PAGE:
Then by Lemma 2.1(2) we have that L is a band sum of Borromean rings and Xl1 ,l2 ,l3 . Then as in the proofs of Theorems 1.4 and 1.5 we deform L up to clasp-pass equivalence so that: (1) each Borromean chord of type (i) is contained in a 3-ball as illustrated in Fig. 16(a) or (b), and for each i, not both of (a) and (b) occur, (2) for each i there is at most one Borromean chord of type (i, i + 1) (here we consider 3 + 1 = 1) and if there is, it is contained in a 3-ball as illustrated in Fig. 16(c), and (3) each Borromean chord of type (1, 2, 3) is contained in a 3-ball as illustrated in Fig. 16(e) or (f), and not both of (e) and (f) occur.

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Then we deform M up to clasp-pass equivalence to a band sum of Borromean rings and Xl1 ,l2 ,l3 satisfying (1), (2) and (3). As before we have that the Borromean chords of type (i) for L and for M correspond to a2 (Ji ) and a2 (Ki ), respectively. Since a2 (Ji ) = a2 (Ki ) we may suppose that they are identical. Next we consider Borromean chords of type (1, 2, 3). Note that (L) is determined up to the greatest common divisor d of l1 , l2 and l3 . By a calculation we have that the signed number of Borromean chords of type (1, 2, 3) for L (respectively M) is congruent to (L) (respectively (M)) modulo d. By the deformation of Xl1 ,l2 ,l3 as illustrated in Fig. 21 we have that L is clasp-pass equivalent to a band sum of li Borromean rings of type (1, 2, 3), li Borromean rings of type (i, i + 1) and L. Thus we have that the

Fig. 21.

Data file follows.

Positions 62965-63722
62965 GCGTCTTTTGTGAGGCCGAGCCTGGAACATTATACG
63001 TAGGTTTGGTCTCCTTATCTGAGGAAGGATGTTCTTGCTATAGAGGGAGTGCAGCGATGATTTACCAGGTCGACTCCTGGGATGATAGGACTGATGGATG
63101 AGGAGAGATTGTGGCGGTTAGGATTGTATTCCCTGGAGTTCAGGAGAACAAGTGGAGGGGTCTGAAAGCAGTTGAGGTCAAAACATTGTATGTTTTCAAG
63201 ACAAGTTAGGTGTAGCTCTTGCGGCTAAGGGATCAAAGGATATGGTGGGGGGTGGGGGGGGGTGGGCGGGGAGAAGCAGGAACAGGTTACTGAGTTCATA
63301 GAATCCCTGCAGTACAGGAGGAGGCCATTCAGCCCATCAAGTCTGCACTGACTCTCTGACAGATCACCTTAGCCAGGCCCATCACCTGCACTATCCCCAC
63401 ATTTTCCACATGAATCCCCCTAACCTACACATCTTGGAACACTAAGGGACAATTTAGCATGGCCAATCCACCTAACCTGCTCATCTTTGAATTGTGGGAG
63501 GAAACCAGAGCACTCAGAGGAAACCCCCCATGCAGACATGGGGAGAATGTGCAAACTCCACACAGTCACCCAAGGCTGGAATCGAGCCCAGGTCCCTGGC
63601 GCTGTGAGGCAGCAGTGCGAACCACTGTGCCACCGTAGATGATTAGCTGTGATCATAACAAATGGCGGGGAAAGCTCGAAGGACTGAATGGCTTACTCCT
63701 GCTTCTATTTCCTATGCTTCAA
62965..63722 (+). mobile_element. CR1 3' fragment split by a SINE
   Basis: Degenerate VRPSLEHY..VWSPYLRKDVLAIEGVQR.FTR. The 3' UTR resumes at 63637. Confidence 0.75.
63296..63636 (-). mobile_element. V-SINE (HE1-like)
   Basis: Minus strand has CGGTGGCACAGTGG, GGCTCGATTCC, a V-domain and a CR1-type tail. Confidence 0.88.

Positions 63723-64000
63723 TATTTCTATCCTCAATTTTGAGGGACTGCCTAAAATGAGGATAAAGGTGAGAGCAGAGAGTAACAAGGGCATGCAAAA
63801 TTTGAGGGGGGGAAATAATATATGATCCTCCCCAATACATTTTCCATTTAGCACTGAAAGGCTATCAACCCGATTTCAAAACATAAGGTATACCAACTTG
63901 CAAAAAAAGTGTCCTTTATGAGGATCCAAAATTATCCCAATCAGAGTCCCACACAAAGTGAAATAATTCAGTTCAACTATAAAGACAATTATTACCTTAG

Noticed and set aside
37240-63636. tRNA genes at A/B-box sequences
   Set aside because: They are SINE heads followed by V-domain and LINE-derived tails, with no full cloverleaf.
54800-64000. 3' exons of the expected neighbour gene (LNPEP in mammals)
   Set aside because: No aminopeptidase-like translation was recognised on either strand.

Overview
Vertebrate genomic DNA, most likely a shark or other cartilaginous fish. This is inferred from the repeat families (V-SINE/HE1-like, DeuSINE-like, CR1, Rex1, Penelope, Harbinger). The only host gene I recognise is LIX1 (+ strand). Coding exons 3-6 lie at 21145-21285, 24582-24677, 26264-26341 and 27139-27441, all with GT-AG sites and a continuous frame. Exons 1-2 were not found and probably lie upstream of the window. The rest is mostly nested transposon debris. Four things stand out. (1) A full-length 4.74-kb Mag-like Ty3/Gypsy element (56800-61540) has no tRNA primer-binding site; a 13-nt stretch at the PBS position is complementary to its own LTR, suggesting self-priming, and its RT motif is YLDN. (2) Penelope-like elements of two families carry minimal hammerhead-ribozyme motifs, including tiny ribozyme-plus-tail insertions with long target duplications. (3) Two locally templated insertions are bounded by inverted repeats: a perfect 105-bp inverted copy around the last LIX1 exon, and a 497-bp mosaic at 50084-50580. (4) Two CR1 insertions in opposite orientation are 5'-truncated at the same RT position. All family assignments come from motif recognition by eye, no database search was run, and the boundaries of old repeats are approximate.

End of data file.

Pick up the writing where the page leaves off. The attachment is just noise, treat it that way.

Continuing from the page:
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number of Borromean chords of type (1, 2, 3) is changeable up to each li , hence up to d. Therefore we may suppose that the Borromean chords of type (1, 2, 3) for L and those for M are identical. Note that by further applications of a clasp-pass move we have that the conditions (1), (2) and (3) still hold. Next we will deform L up to clasp-pass equivalence so that the Borromean chords of type (i, i + 1) for L coincides with those for M. Suppose that all li are even. Then by the conditions a3 (Ji Ji+1 ) a3 (Ki Ki+1 ) (mod 2) we have the result as in the proof of Theorem 1.5. Next suppose that one or two of l1 , l2 and l3 are odd. Suppose that li is odd. Then by the deformation illustrated in Fig. 22 and Lemma 2.5 we can create or eliminate a Borromean chord of type (i, i + 1). Thus we have the result. Finally suppose that l1 l2 l3 is odd. Then by the deformation illustrated in Fig. 22 and Lemma 2.5 we can replace a Borromean chord of type (i, i + 1) by a Borromean chord of type (i + 1, i + 2). However the parity of the total number of Borromean chords of types (1, 2), (2, 3) and (3, 1) is invariant under this deformation. By a calculation using the skein relation at the marked crossing point in Fig. 16(c) we have that the parity of a4 (L) changes under a band sum of a Borromean chord of type (i, i + 1). Therefore we have that the parity for L is equal to that for M. Thus we have the result.